JFPR Series:        Lessons from IndonesiaPicking up the Pieces After the Tsunami Sustainable Livelihoods for Affected    ...
Destruction and Reconnection of Eco-LivelihoodsDecades of conflict        in Acehweakens and breakslivelihoods supply chai...
Livelihoods Principles /             Understanding Livelihoods simplyLivelihoods are              “People making products1...
Regional and Sustainable Development Department (RSDD)                     Aceh Video20/03/2012                  MicroAid ...
JFPR LIVELIHOODS CONNECTIONS                                     MARKET SUPPLY                                     CHAINS ...
A People Values Created   Best Management Practices   (BMPs) & Livelihoods Training   Community Empowerment   Participatio...
B Product Values Created     Clusters     Eco-Livelihoods (Green     JFPR activities promoted)     Added Value Processing;
C Market Values Created   Livelihoods Assessment for 40   shortlisted products   Working with community champions   and fo...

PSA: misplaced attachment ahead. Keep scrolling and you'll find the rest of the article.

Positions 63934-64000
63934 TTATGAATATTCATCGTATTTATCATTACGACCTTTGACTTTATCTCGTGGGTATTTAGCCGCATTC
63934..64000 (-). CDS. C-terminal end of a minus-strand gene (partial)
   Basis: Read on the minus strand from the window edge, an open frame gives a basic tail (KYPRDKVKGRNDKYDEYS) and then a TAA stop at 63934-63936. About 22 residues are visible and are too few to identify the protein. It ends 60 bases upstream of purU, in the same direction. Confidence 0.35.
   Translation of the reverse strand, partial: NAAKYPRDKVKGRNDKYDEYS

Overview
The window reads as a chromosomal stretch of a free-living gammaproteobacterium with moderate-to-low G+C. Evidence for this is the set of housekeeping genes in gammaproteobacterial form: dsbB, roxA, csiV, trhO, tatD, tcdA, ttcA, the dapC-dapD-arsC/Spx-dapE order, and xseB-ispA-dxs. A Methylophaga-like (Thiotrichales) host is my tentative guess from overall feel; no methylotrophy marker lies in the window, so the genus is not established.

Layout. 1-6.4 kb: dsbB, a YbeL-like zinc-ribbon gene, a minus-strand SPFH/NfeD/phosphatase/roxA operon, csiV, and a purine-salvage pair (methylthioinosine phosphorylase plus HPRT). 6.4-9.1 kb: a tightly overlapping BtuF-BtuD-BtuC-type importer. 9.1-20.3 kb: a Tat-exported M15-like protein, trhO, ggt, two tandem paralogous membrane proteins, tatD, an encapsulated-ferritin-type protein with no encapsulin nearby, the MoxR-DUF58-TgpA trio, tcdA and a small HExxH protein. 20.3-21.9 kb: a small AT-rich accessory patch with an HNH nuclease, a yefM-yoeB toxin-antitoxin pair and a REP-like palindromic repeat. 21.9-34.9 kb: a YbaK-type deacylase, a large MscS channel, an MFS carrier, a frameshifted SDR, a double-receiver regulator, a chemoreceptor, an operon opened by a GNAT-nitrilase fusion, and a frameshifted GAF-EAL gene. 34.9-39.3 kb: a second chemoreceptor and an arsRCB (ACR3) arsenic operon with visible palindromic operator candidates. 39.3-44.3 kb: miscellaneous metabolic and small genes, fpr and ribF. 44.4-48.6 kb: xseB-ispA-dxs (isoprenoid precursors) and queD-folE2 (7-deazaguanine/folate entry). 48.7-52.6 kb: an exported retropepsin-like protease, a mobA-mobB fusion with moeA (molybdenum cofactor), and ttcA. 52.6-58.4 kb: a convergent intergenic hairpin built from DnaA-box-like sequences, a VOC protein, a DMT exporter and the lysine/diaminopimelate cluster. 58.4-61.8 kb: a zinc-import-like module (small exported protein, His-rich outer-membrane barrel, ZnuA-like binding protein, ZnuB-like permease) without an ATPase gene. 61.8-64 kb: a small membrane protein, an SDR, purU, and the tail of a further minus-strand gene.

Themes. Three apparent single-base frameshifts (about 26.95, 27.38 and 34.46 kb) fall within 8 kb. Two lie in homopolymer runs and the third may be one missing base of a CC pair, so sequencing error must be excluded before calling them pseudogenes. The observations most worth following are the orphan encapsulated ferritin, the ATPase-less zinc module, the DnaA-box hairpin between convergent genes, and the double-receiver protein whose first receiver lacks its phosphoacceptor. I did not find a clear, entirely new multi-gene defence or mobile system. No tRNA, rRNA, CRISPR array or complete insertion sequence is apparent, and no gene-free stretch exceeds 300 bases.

D Network Values Created     Livelihoods Services Centres     (LSC)     Micro Finance services     Cloud ICT Networking, P...
Livelihoods Supply Chain Connections• Livelihoods supply chains connect people, product clusters and market• Each link is ...
People’s Connections Tools  Livelihoods learning DVDsCreate simple tools forlearning the right steps fora successful famil...
PeoplePEOPLECONNECTIONSVillage Learning points• Dissemination of BMPs by community  champions means that training is on ha...
Product Connections                                                                     Soft Shell                        ...
JFPR Product Connection Examples                                Chocolate Supply ChainTestimonial“As cocoa farmers, we jus...
JFPR Product Connection Examples                           Soft Shell Crab Supply Chain Testimonial Together with 33 young...